Sunday, April 24, 2016
Sunday, April 17, 2016
Cake or bread?
I ate some cornbread so rich and sweet that people at the table debated if it was cornbread or pound cake. It came from Anna’s Mexican Bakery, where you walk in and grab a tray and tongs and pick your fill of colorful breads, cookies and other sugary delights.
It is at 2570 Calder Avenue in Beaumont.
I went back the next day and snapped a photo to prove that beautiful bread was cornbread. When I say beautiful, I mean that literally. Some breads are decorated with floral designs.
Beat sweet poison one meal at a time
Juice Lady advises you to go cold turkey and cut out the sweets. After some detox time, she say’s you’ll feel better and get all kinds of more healthy. Don’t worry. You can still have fruity desserts that satisfy, and she includes recipes.
The book is “The Juice Lady’s Sugar Knockout: Detox to Lose Weight, Kill Cravings, and Prevent Disease.”
I like her style, even though she presents some hard challenges for most of us. But you know author Cherie Calbom is right. Can you do it? I don’t even have a juicer, but I’d be up for something with a name like this:
You are Loved Cocktail
From the Juice Lady’s Anti-Inflammation Diet
3 carrots, scrubbed well, tops removed, ends trimmed
2 ribs of celery with leaves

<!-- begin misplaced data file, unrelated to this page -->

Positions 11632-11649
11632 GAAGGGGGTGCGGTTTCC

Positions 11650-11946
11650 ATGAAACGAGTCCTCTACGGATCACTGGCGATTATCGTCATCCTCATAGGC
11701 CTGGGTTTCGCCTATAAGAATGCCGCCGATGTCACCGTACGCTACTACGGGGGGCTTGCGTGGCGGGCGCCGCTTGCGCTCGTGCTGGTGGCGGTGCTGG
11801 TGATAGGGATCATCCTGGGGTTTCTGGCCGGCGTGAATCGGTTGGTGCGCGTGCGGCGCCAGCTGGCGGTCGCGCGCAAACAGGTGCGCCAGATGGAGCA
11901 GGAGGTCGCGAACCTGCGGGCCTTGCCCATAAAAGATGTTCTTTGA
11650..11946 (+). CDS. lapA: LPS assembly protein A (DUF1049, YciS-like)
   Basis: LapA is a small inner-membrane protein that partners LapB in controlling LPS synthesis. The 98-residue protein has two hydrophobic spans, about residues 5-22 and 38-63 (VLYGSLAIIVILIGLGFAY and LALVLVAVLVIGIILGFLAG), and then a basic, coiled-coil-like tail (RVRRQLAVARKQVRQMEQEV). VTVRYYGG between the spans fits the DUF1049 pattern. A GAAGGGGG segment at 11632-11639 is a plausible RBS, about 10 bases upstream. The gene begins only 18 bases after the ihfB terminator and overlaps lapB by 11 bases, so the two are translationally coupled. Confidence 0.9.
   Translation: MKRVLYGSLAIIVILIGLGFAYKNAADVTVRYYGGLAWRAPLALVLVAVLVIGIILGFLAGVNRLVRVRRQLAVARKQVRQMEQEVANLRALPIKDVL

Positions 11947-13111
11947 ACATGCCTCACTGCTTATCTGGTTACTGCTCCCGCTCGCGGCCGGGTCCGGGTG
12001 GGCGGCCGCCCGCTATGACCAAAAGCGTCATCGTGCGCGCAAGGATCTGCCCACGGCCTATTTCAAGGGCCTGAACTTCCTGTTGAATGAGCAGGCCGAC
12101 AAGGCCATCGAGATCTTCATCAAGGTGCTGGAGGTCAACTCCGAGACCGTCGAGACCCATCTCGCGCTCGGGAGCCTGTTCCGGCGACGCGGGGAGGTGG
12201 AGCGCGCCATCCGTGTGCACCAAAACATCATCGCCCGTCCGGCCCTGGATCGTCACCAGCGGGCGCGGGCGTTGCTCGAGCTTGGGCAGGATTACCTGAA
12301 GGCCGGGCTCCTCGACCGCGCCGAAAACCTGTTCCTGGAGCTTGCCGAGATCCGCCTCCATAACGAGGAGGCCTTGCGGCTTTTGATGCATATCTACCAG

1 cucumber, peeled if not organic
1 handful of spinach
1 lemon, peeled if not organic
1 half beet, scrubbed well, with stems an leaves
Cut produce to fit your juicer’s feed tube. Juice all ingredients and stir. Pour into a glass and drink as soon as possible. Serves 1-2.
Tuesday, April 12, 2016
Pineapple sage was one of my favorite finds at the Jefferson County Master Gardeners plant sale at the airport. My friend picked me up and we went as a trio with her daughter. They went nuts with the hanging baskets while I headed toward the herbs.
They were first timers and then we hit the test gardens at the airpor.
Then we had some more fun at the Beaumont Botanical Gardens, where I again, headed for the herbs. As usual, the grounds were full of photographers and fresh-faced graduates.
Those with green thumbs are out there spreading their seeds of knowledge and anyone willing to learn will be beside them, digging in the dirt.
I got a little misty listing to the Pantano red onion cooking wine pitch. It’s for cooking, not drinking, and there’s no salt, a woman in the family of this Sulphur, La.-based company told me.
There’s a bayou scene on the label. That’ got me, too.
Then I saw a painting in their booth at a merchant show. The bayou sene, painted by a relative, had a pirouge boat with a tiny scripture verse painted on it. This story was like they where fishers of men, or fishers of cooking fans, like me. I took the bottle home and am using it with a variety of meats. Get their story at pantanocookingwine.net